A microcontroller is not much use if you can't control or measure
real-world-signals and you do this using an I/O port.
An I/O port is usually as wide as the CPU part of the microcontroller and for mid range PIC is 8 bits wide.
In a any processor (or microcontroller) there is a data bus and address bus and the data bus defines the number of bits of data that can be transferred at any time; In the 12F,16F,18F series devices this is 8 bits at a time. It makes sense that the fastest way to get data into or out of the device is to use a port that has the same width - so ports on these devices have 8 bits.
Each bit of the device is just a clever collection of hardware blocks that allow digital Input and digital output:
Note: Not all port pins have a schmitt trigger input - some have extra hardware and some have less - you have to read the specific datasheet.
The top data latch stores the value you want to output to the pin while the second one down (the TRIS latch) stores the state of the ouput (either digital output or tristated) i.e. the TRIS bit controls the tirstate buffer (triangle and dot). When it is tristated digital information can come into this pin and be read by the RD port and from there into the processing unit.
Other ports have more hardware supporting more functions such as interrupts, TTL buffers. Analogue functions are also multiplexed into some hardware port pins so the analogue signal can be routed into the ADC.
Each port is usually labeled as PORT followed by a capital letter starting
at A. So the first port is PORTA and the second is PORTB etc.
Each port has a basic functionality that is the same whichever port you use
and this is digital I/O.
Each pin of the port corresponds to a pin on the microcontroller which you can set to either digital input or digital output.
So for each port pin set as digital input:
Any voltage below 0.8V is read as logic zero.
any voltage above 2.0V is read as logic one.
Note: This is for a 5V or 3V system (check the data sheet for exact levels when using other power supply voltages).
For digital output the following is
true (when not loaded)
logic zero output : output voltage <= 0.6V
logic one output : output voltage >= Vsupply - 0.7V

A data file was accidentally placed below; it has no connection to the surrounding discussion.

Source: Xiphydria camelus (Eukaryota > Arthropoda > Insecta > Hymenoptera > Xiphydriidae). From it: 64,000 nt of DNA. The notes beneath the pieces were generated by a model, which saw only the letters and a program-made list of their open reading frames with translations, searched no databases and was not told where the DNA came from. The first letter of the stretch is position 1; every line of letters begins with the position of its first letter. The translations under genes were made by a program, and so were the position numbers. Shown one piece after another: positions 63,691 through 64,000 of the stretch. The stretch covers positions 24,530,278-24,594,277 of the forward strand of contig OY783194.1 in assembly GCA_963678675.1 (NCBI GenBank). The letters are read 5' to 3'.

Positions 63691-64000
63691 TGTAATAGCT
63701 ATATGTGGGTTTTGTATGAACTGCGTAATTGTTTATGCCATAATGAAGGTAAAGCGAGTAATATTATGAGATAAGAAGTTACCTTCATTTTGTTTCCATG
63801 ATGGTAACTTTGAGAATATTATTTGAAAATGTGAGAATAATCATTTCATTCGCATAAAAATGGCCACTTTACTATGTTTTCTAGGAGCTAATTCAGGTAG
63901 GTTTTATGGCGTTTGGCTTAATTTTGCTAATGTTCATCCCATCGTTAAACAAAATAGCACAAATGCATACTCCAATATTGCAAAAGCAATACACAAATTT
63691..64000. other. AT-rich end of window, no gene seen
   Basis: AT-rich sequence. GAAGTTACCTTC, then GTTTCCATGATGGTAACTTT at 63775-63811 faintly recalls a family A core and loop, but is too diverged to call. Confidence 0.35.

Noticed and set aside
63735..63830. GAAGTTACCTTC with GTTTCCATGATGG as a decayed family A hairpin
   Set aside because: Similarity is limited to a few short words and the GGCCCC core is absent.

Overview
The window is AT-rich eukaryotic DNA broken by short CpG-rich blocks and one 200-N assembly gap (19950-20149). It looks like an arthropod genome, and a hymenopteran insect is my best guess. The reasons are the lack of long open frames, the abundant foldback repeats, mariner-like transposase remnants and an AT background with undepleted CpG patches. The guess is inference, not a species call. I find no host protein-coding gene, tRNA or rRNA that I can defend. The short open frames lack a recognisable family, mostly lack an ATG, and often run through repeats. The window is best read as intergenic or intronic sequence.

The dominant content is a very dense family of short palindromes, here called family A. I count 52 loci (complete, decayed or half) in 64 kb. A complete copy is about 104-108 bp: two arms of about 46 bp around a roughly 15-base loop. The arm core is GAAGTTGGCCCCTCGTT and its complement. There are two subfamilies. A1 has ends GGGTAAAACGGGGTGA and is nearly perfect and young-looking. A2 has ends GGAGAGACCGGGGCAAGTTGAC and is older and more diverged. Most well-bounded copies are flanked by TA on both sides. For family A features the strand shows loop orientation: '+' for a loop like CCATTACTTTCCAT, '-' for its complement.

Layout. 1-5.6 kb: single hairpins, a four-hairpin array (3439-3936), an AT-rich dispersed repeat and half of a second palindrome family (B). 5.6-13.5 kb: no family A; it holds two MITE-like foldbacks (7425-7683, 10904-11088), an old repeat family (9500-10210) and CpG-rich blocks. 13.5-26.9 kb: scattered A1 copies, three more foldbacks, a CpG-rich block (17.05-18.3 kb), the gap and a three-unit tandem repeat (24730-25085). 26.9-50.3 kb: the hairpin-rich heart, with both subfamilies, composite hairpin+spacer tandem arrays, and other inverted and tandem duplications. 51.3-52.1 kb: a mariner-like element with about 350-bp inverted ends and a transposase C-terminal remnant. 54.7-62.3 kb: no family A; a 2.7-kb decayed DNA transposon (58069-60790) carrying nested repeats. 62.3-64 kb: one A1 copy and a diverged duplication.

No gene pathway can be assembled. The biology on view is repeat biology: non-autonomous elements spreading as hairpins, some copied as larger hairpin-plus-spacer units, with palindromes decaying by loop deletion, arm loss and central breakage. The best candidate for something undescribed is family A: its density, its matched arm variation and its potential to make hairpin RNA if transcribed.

Note: The actual output voltage depends on the loading at the pin - if a high current is drawn the the output voltage will be lower (I/O pins can sink/source up to 25mA)
Since devices have a small number of pins compared to the number of
peripherals in the device each pin is usually multi functional. You can
either use it in its basic digital I/O mode or you can use one of its shared
Shared functions from internal modules have fixed positions on the device i.e. a USART receive pin in a 16F877 is on pin 26 - this pin is one of the following:
* PORTC bit 7 (RC7) - Digital I/O.
* USART Rx - RS232 Receiver input.
* DT - Data input: synchronous reception.
So you have to decide what you want to use the pin function to be before you wire up the circuit!
A common feature of the modern PIC microcontrollers is a built in 10 bit
ADC - you can find this in the following devices (as well as many others):
This internal peripheral lets you read an analogue input (as long as it is within the range of the microcontroller power supply) and not only that - it has a multiplexer that lets you read analogue voltages from different pins.
Note: The exact pins that are allowed for reading analogue voltages are device specific so you need to read the data sheet to find out that information.
One of the device I find amazing is the 8 pin 12F675 - it has a full 10bit adc built into it, multiplexed to four pins, so you can make it into a 3 channel volt meter (one pin is needed for communication out.. Or you can use the ADC to measure the output of an LM35 temperature sensor.
With a high level language such as
'C' reading the ADC is a trivial task as all the hard work is done for you:
Here is the code to read an ADC using the MikroC compiler:
This reads a value from ADC input zero - and that's all the code you need to
know about! - no register setup - no data sheet - totally easy.
... Internal timers.
Arduino Battery Charger: A very useful project that lets you charge 'un-rechargeable' alkaline batteries!
The Essential Guide to the 74HC595; What it is and how you can easily use one in any of your projects.
How to use the MCP23017 to increase your I/O by 16 pins (or more) and use its interrupt system.